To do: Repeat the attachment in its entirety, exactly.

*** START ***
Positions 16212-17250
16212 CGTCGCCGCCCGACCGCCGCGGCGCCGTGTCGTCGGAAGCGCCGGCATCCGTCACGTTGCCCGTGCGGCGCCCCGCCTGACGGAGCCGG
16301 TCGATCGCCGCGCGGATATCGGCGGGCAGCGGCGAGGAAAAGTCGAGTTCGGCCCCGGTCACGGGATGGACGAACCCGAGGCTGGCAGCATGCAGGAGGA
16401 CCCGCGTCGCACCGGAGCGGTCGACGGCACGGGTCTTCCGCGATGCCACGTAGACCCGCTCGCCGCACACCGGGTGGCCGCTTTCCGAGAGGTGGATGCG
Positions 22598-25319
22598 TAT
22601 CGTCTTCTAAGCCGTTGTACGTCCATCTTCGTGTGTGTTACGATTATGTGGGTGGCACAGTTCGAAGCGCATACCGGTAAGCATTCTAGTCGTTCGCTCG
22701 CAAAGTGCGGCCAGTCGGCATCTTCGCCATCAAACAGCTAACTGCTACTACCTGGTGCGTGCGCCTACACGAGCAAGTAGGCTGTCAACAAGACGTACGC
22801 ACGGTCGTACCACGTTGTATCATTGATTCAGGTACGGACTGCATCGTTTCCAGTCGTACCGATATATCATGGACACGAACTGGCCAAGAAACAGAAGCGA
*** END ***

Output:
Positions 16212-17250
16212 CGTCGCCGCCCGACCGCCGCGGCGCCGTGTCGTCGGAAGCGCCGGCATCCGTCACGTTGCCCGTGCGGCGCCCCGCCTGACGGAGCCGG
16301 TCGATCGCCGCGCGGATATCGGCGGGCAGCGGCGAGGAAAAGTCGAGTTCGGCCCCGGTCACGGGATGGACGAACCCGAGGCTGGCAGCATGCAGGAGGA
16401 CCCGCGTCGCACCGGAGCGGTCGACGGCACGGGTCTTCCGCGATGCCACGTAGACCCGCTCGCCGCACACCGGGTGGCCGCTTTCCGAGAGGTGGATGCG
Positions 22598-25319
22598 TAT
22601 CGTCTTCTAAGCCGTTGTACGTCCATCTTCGTGTGTGTTACGATTATGTGGGTGGCACAGTTCGAAGCGCATACCGGTAAGCATTCTAGTCGTTCGCTCG
22701 CAAAGTGCGGCCAGTCGGCATCTTCGCCATCAAACAGCTAACTGCTACTACCTGGTGCGTGCGCCTACACGAGCAAGTAGGCTGTCAACAAGACGTACGC
22801 ACGGTCGTACCACGTTGTATCATTGATTCAGGTACGGACTGCATCGTTTCCAGTCGTACCGATATATCATGGACACGAACTGGCCAAGAAACAGAAGCGA